The PaCRISPR server was updated on 22th March, 2020 to improve its usability and robustness by allowing inputs with more types of special characters in their heads.

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A server for predicting and visualizing anti-CRISPR proteins

Anti-CRISPRs are widespread amongst bacteriophage and certain mobile genetic elements (such as transposons and prophage) and by inactivating the bacterial host’s CRISPR-Cas defence system, anti-CRISPRs promote bacteriophage infection and horizontal gene transfer. Identifying anti-CRISPR proteins and characterizing specific aspects of their function opens an avenue to explore and control CRISPR-Cas machineries, and therefore facilitate the development of new CRISPR-Cas based biotechnological and therapeutic tools. Past studies have uncovered important anti-CRISPRs in several model phage genomes, but a challenge exists to comprehensively screen and characterize anti-CRISPRs accurately and efficiently from the vastly increasing number of phage genome and metagenome sequencing projects.

In this work, we have developed an ensemble learning based predictor, PaCRISPR, to accurately identify anti-CRISPRs from protein datasets derived from genome and metagenome sequencing projects. PaCRISPR employs different types of feature recognition united within an ensemble framework. Extensive cross-validation and independent tests show that PaCRISPR achieves a significantly more accurate performance compared with homology-based baseline predictors and an existing toolkit. The performance of PaCRISPR was further validated in discovering anti-CRISPRs that were not part of the training for PaCRISPR, but which were recently demonstrated to function as anti-CRISPRs for phage infections within species of Listeria, Enterococcus, Streptococcus, Staphylococcus and Sulfolobus. For each predicted anti-CRISPR, data visualization on its relationships with other anti-CRISPRs, highlighting sequence similarity and phylogenetic considerations, is part of the output from PaCRISPR.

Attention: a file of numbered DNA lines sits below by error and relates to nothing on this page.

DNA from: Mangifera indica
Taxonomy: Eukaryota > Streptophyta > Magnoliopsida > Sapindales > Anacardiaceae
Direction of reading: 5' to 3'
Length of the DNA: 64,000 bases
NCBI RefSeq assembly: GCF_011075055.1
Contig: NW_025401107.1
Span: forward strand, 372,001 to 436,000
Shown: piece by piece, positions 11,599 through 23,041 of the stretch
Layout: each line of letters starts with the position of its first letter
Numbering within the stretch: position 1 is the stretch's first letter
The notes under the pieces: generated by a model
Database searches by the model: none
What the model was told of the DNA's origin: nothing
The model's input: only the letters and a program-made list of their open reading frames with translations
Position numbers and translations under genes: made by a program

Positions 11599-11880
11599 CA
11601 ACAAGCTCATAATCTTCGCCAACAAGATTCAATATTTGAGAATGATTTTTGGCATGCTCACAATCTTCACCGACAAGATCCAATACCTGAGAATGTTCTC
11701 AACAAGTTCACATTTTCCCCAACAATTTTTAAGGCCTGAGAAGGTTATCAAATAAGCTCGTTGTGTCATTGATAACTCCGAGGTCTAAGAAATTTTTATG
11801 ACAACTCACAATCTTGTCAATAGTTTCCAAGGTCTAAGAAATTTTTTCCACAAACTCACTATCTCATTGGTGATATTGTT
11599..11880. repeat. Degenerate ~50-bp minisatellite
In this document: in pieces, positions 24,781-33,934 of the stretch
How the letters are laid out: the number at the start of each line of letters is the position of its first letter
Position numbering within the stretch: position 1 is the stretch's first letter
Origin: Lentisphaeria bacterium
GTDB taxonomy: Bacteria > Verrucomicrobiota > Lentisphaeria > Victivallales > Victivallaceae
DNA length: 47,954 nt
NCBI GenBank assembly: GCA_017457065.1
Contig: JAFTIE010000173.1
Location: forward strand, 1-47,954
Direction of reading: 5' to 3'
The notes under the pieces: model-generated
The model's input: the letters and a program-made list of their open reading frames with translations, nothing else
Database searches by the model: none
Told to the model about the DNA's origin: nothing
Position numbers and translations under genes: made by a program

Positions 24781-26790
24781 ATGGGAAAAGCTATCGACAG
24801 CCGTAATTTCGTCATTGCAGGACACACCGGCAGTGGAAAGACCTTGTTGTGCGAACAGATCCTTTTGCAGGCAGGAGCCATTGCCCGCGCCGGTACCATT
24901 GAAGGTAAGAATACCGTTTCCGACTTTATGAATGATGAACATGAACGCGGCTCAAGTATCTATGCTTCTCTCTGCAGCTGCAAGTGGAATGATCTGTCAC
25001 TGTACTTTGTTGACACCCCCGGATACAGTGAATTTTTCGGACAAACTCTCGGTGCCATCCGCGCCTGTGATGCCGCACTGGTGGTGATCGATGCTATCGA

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If you find our work useful for your research work, please cite:
Development Team
Lithgow Group
Infection and Immunity Program
Biomedicine Discovery Institute
Faculty of Medicine, Nursing and Health Sciences
Monash University
Melbourne, VIC 3800, Australia
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